Energy

John Bolton’s Ascent Could Raise Oil Prices As Iran-Nuclear Deal On The Ropes

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Chris White Tech Reporter
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President Donald Trump’s decision to named John Bolton as his new national security adviser could mean higher gas prices as the administration becomes more hawkish on the Iranian nuclear deal.

Bolton, who replaced H.R. McMaster Wednesday night as Trump’s primary foreign policy adviser, was chosen partially for his hawkish position on Iran and North Korea. Eliminating the Obama-era nuclear deal could potentially take millions of barrels of oil out of the market.

It is uncertain exactly how many barrels of oil would be taken offline if sanctions are reinstated on Iran. Up to one million barrels could be taken out of commission, analyst Joseph McMonigle of Hedgeye Risk Management estimated on March 14. Some believe the number could be higher or lower based on whether other countries follow suit.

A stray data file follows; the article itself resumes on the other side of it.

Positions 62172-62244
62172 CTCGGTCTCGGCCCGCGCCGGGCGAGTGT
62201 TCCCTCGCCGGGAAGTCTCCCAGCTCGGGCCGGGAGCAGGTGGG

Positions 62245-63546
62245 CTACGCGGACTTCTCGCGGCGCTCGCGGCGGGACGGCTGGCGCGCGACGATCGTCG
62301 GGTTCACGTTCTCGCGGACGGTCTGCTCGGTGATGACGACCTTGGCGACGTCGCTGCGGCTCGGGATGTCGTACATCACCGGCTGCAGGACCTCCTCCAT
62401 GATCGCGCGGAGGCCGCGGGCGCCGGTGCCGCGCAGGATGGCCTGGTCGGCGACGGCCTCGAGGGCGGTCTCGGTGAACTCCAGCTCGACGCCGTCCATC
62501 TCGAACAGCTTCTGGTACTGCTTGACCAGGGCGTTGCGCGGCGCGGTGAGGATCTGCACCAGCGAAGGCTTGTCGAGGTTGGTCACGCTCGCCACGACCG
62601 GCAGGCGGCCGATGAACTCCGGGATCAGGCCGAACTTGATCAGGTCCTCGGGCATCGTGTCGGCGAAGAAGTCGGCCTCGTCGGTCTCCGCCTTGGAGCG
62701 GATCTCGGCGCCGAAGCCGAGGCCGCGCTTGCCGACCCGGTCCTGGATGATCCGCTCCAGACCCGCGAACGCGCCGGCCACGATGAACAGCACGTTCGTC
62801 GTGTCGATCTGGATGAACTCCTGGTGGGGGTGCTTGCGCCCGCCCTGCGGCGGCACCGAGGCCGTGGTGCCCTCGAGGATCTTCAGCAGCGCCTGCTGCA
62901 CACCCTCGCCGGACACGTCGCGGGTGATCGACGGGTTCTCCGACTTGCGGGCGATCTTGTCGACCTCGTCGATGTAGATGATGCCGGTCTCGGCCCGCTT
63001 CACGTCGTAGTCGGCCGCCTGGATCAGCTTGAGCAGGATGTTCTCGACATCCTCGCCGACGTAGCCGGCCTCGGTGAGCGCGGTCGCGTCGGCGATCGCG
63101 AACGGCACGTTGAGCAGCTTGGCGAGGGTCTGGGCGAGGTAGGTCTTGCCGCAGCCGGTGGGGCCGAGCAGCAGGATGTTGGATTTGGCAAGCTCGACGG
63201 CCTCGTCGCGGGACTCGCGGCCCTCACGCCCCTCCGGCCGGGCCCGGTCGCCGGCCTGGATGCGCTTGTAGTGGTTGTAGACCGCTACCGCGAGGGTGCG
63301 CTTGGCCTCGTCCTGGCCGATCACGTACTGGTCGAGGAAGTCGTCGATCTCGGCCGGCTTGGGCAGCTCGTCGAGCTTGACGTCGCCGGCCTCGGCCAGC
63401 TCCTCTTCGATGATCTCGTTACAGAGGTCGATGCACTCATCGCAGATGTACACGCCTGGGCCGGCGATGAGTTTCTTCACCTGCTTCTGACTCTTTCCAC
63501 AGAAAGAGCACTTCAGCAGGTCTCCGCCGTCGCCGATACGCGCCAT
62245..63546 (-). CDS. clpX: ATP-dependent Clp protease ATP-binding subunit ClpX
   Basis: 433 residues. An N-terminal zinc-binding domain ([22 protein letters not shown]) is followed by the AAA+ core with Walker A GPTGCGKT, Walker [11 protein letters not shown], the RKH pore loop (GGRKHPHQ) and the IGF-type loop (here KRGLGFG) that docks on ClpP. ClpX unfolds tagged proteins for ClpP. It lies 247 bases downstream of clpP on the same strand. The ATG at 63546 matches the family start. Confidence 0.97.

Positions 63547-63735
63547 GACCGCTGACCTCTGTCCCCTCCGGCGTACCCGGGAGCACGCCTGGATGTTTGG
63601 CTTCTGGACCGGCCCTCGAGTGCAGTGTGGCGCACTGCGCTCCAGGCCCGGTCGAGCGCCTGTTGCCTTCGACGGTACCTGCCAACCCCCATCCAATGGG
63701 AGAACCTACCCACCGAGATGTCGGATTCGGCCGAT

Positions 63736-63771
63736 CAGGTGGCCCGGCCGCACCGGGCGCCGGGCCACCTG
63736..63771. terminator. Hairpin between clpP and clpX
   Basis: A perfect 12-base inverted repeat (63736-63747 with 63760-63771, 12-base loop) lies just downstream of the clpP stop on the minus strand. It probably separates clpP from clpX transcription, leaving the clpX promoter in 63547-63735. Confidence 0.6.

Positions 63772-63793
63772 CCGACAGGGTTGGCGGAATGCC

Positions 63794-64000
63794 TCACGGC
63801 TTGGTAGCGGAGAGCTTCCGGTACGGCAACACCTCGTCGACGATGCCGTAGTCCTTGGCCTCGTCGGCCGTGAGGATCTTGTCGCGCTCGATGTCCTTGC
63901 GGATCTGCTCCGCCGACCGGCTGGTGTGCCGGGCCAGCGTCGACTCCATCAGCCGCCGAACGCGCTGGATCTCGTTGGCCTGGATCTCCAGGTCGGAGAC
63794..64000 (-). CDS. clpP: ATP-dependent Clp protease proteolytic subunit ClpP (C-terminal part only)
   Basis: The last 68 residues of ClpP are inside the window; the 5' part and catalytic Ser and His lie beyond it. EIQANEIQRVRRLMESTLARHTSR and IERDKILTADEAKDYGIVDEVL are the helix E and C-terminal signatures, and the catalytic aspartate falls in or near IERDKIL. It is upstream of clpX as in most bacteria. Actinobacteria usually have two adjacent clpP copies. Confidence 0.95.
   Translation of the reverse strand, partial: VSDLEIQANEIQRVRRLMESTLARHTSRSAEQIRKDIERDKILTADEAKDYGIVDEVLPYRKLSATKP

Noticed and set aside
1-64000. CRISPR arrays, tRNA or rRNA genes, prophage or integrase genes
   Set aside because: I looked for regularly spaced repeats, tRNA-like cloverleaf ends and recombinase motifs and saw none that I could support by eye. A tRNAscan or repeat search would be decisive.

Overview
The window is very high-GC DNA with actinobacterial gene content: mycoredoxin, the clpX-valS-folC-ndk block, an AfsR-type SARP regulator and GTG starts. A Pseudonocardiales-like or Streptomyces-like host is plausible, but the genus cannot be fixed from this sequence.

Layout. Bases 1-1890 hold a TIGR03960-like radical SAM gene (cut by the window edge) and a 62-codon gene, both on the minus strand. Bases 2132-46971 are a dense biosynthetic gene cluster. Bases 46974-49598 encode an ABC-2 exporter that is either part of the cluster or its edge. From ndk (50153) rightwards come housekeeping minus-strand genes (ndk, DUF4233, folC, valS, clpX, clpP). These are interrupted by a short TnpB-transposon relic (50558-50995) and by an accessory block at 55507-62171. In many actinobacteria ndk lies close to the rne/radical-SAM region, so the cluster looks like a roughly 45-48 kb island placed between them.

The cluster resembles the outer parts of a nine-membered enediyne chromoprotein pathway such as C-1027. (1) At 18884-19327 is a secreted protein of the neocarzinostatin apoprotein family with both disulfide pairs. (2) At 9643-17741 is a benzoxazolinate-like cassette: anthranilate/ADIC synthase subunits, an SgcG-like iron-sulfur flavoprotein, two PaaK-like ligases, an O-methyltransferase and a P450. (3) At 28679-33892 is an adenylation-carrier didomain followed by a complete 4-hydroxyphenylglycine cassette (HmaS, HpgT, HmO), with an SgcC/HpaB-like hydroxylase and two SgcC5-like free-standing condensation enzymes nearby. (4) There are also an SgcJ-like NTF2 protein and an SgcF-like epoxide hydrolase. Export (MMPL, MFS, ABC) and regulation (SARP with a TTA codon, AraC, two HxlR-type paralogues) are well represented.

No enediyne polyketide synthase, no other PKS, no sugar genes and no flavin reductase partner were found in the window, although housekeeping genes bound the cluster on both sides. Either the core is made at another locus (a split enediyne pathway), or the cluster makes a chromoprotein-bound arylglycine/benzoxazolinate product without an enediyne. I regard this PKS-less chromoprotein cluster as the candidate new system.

Trump’s decision to fire McMaster comes shortly after State Secretary Rex Tillerson’s ouster. CIA Director Mike Pompeo, a former Kansas Republican lawmaker who shares Bolton’s  position on Iran, is slated to replace Tillerson.

Tillerson’s ousting could also tilt the balance of power away from oil producers in Iran and Venezuela, analysts told The Wall Street Journal in March. Replacing the former ExxonMobil CEO with Pompeo will likely prompt oil prices to pitch upward, the analysts added.

Pompeo has long been a critic of the 2015 international agreement to curb Iran’s nuclear program that, if eliminated, could reimpose economic sanctions on Iran. This would limit oil exports and reduce global supply. Pompeo also wants to slap energy sanctions against Venezuela, a member of the Organization of the Petroleum Exporting Countries (OPEC).

Oil prices have continued to rise over growing concerns surrounding U.S. relations with major oil producers Venezuela and Iran. May West Texas Intermediate crude rose Friday to $65.40 a barrel on the New York Mercantile Exchange. The U.S. benchmark, which poised for its highest settlement since early February, meanwhile, aimed for a weekly rise of about 4.6 percent.

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